FISA appeals court upholds wiretapping power

The NYT reports:

A federal intelligence court, in a rare public opinion, is expected to issue a major ruling validating the power of the president and Congress to wiretap international phone calls and intercept e-mail messages without a court order, even when Americans’ private communications may be involved, according to a person with knowledge of the opinion.

The court decision, made in December by the Foreign Intelligence Surveillance Court of Review, is expected to be disclosed as early as Thursday in an unclassified, redacted form, the person said. The review court has issued only two other rulings in its 30-year history.

The decision marks the first time since the disclosure of the National Security Agency’s warrantless eavesdropping program three years ago that an appellate court has addressed the constitutionality of the federal government’s wiretapping powers. In validating the government’s wide authority to collect foreign intelligence, it may offer legal credence to the Bush administration’s repeated assertions that the president has constitutional authority to act without specific court approval in ordering national security eavesdropping.

From the beginning, it was asinine to suggest that the NSA needed a warrant to conduct foreign surveillance. Any ambiguity that existed arose because the law was written in a time when all our enemies were nation-states, and it did not explicitly anticipate non-state enemies, such as Al Qaeda.  The ambiguity has now been eliminated, making clear that overseas surveillance need not be limited to agents of nation-states, and the revised law has been ruled constitutional:

The appeals court is expected to uphold a secret ruling issued last year by the intelligence court that it oversees, known as the Foreign Intelligence Surveillance, or FISA, court. In that initial opinion, the secret court found that Congress had acted within its authority in August of 2007 when it passed a hotly debated law known as the Protect America Act, which gave the executive branch broad power to eavesdrop on international communications, according to the person familiar with the ruling. . .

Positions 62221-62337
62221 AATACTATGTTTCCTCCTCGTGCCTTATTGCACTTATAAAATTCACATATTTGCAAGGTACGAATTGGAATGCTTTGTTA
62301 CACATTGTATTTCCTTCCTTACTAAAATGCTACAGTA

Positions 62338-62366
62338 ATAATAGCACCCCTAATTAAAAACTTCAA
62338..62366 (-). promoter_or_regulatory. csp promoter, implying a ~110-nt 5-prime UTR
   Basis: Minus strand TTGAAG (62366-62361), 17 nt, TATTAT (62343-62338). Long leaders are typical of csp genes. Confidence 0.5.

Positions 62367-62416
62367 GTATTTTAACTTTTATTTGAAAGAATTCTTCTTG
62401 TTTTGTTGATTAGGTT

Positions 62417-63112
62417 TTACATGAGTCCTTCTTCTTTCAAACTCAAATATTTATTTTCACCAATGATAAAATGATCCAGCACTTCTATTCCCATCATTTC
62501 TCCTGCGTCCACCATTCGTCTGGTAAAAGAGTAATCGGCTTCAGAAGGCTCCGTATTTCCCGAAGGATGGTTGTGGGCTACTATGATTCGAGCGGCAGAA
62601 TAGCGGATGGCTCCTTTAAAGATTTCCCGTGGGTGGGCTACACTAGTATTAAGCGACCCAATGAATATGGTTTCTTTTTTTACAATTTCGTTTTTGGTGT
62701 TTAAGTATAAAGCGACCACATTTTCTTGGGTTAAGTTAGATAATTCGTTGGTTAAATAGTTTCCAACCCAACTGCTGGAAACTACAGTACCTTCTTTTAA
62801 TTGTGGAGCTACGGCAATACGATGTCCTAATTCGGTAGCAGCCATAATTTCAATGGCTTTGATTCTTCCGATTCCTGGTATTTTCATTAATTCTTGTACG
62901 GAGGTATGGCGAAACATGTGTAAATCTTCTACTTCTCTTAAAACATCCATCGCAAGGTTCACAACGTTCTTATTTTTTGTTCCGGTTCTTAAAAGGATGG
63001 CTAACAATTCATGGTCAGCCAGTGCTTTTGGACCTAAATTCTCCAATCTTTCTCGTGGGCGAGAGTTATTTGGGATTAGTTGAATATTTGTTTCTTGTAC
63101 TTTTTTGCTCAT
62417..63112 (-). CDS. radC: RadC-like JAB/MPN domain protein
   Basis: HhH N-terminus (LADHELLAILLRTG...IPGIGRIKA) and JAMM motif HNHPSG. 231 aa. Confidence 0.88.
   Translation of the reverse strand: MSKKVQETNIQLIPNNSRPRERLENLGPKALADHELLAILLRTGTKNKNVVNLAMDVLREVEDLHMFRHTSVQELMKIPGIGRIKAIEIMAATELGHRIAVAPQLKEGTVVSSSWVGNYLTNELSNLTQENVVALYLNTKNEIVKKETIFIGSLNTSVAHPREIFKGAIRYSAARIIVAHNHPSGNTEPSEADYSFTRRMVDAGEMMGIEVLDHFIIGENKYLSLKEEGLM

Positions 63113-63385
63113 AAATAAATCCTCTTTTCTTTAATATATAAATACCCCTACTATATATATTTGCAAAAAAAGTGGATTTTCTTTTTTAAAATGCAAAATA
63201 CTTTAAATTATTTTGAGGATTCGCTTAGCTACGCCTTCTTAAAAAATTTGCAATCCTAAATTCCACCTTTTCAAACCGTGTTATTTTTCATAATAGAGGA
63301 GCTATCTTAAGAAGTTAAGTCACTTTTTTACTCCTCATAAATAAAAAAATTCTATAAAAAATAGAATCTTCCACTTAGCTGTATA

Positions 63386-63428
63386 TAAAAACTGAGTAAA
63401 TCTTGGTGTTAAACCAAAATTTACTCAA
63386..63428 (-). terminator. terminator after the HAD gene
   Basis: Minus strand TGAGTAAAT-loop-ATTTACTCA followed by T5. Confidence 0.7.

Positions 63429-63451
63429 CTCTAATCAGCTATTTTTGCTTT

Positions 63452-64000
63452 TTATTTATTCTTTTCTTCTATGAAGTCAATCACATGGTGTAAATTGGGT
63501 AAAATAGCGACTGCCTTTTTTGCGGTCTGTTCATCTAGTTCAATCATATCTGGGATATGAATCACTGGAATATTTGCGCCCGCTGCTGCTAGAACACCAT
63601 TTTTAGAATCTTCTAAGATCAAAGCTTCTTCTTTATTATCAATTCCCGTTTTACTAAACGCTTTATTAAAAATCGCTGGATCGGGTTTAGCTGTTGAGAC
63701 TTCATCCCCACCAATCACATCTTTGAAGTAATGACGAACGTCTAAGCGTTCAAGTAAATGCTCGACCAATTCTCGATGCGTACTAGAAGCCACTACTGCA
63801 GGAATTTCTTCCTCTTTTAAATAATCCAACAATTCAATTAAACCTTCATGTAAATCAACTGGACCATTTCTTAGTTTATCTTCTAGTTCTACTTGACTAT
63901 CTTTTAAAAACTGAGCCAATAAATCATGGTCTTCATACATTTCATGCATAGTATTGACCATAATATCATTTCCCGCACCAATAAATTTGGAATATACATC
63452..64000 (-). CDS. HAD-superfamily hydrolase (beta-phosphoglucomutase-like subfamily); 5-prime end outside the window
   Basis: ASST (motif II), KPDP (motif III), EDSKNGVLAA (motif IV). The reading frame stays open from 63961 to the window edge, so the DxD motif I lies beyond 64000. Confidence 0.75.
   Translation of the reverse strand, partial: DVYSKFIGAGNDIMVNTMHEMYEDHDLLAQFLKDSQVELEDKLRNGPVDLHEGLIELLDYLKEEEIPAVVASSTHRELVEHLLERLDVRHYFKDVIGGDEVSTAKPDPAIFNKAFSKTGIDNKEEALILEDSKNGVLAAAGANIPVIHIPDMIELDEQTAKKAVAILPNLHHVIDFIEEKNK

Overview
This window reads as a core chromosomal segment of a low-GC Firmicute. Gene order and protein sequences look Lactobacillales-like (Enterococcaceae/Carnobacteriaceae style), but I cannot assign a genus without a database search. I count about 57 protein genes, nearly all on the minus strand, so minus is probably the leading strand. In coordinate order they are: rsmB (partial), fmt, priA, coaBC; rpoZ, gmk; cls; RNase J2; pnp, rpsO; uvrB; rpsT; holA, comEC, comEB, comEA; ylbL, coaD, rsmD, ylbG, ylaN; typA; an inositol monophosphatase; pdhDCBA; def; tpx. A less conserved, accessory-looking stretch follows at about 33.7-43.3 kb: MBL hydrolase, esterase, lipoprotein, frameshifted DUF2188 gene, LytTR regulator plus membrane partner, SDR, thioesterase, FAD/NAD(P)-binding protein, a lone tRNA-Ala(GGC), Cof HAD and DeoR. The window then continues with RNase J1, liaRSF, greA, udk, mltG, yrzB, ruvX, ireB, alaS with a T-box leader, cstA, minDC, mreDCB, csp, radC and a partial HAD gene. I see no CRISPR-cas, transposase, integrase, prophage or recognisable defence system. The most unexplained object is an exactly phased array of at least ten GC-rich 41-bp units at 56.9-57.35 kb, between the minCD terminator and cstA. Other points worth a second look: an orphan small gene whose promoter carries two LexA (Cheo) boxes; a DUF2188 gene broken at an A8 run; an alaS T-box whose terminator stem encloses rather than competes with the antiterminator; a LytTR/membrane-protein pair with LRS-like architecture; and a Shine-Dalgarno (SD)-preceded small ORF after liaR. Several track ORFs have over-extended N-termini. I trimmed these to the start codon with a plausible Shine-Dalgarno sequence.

[The FISA court] found that the Protect America Act did not violate the Constitution because the Fourth Amendment, which prohibits unreasonable searches and seizures, contained an exception for the collection of foreign intelligence information, according to the person familiar with the ruling.

The ruling does not resolve whether the NSA program was legal before the law was revised, and no ruling is ever likely because (as I understand it) the Protect America Act makes the question moot. Nevertheless (as even the NYT concedes), the new ruling suggests that it was legal. If foreign surveillance of non-state actors is legal with Congressional approval, it was probably legal when Congress hadn’t spoken clearly either way.

(Via the Corner.)

UPDATE: Decision here (big pdf).

UPDATE: The LA Times reports:

“My reaction?” [CIA director] Hayden said Thursday, referring to the ruling. “Duh.”

(Via the Corner.)

UPDATE: Orin Kerr disagrees with my final conclusion that the decision suggests the NSA program was legal at the time.  He thinks it doesn’t tell us much either way.

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